>> Security around the Olympic venue stepped up after a media bus' windows were shattered Tuesday evening. Despite initial witness reports, the Games' security chief insisting it was not gunfire that caused the damage.>> In the first place, it was a rock. We're talking about a densely populated urban area, it would be impossible to make a secure perimeter for everybody.
>> But some witnesses telling Reuters that they heard gunfire. Journalist Sheryl Lee Michaelson was on the bus.>> I don't want to accuse anybody of a coverup. I will say that I will not believe that this was stone throwing unless I see a forensic and a ballistics report.
Looking not at the steel surround of the thing but the glass which was the point of impact in not one, but two places, from a competent forensic authority and one that has no reason to put any good spin on it.>> A photo by Reuters shows a small hole in the glass before it fell to pieces, although there's no evidence it was made by a bullet.
Two people were slightly scratched up from the glass. While Brazil had security issues during the 2014 World Cup, those who were here before say things are much worse now. Reuters Brazil Bureau Chief Dan Flynn.>> Brazil is in the midst of a deep recession. During the World Cup in 2014, the economy was doing well.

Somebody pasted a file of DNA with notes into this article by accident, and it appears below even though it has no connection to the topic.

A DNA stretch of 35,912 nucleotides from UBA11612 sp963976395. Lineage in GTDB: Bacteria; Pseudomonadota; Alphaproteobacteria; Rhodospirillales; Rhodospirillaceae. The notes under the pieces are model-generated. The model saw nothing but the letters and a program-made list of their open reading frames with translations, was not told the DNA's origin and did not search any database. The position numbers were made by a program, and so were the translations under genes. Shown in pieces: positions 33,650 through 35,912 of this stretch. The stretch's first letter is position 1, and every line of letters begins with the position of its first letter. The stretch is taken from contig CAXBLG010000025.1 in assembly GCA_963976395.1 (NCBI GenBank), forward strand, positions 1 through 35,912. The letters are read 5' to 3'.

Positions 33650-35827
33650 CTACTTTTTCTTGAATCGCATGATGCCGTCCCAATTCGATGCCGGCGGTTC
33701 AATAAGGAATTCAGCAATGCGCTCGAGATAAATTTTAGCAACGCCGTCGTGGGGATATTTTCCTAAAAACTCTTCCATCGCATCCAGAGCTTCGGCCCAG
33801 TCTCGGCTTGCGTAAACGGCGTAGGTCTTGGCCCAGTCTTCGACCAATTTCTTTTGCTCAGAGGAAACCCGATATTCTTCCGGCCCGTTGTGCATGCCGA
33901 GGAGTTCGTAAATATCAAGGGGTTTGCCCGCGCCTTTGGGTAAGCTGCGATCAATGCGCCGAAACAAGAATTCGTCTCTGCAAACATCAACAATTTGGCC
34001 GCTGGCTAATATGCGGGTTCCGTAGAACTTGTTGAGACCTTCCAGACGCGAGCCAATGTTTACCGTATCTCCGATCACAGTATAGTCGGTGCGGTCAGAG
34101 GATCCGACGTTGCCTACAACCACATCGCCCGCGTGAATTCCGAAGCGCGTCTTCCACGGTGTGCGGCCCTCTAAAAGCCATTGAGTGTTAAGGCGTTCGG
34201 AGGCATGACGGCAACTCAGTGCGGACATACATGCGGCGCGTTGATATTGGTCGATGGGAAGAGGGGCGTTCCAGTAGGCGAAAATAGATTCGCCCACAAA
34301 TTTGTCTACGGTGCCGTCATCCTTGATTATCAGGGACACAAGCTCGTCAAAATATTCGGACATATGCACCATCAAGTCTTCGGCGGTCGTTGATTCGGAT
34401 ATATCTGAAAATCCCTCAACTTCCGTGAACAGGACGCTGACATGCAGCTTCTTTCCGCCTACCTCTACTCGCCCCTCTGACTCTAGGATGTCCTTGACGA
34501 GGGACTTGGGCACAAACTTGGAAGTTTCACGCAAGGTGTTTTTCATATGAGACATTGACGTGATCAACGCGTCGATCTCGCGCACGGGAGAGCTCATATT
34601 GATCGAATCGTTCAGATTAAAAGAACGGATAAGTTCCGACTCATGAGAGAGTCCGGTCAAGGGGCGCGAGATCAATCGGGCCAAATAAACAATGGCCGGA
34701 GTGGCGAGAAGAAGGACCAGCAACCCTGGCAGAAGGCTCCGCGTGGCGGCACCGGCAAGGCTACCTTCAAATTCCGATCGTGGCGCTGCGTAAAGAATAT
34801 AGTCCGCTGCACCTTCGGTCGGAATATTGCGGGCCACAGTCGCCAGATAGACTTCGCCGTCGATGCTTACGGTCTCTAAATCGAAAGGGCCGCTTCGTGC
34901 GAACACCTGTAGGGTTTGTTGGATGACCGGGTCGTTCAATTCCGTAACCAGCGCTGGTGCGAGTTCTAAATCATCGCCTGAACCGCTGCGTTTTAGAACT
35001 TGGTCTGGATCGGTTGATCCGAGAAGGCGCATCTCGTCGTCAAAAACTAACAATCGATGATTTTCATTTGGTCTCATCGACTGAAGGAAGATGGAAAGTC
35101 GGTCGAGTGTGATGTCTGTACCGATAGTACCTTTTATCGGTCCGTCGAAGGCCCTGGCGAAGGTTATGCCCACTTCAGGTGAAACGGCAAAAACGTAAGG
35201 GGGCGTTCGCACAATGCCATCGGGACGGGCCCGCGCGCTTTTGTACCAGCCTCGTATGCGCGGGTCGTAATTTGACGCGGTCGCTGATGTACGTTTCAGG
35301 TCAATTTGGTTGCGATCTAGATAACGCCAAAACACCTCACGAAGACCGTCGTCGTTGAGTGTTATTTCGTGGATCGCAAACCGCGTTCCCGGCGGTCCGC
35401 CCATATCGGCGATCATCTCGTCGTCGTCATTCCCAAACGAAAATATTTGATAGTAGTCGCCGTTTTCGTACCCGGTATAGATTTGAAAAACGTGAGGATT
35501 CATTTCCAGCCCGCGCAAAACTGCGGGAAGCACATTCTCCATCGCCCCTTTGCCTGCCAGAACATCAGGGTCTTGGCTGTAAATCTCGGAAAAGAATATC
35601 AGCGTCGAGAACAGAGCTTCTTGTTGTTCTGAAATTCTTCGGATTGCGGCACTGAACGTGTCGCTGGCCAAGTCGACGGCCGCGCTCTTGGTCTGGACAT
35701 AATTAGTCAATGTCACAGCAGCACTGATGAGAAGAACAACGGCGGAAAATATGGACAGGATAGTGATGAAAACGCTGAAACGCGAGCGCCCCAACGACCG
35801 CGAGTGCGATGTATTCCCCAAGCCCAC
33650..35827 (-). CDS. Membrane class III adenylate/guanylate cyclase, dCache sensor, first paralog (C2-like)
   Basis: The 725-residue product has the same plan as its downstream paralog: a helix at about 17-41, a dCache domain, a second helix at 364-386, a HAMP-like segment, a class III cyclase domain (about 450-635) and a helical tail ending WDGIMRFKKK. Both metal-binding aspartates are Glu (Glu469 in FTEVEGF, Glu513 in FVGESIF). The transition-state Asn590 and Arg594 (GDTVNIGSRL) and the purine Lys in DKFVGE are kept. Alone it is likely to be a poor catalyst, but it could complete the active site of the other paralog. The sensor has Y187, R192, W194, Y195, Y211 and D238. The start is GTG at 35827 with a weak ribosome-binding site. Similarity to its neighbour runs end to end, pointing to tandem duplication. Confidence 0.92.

Now in 2016, the economy is doing extremely badly, there's a lot of unemployment. So the conditions for ordinary Brazilians are much worse now and that is increasing crime levels. Already in Rio, we've seen the level of violent crime this year, go up 12% year on year.>> Over the weekend, a stray bullet missed journalists by a few feet at an equestrian media tent and inside the media center,there have been several reports of cameras and other gear going missing.
Security has been a major concern at the Rio Olympics as the city already struggles with high crime rates and violence and it's under a microscope now with thousands of journalists and visitors watching.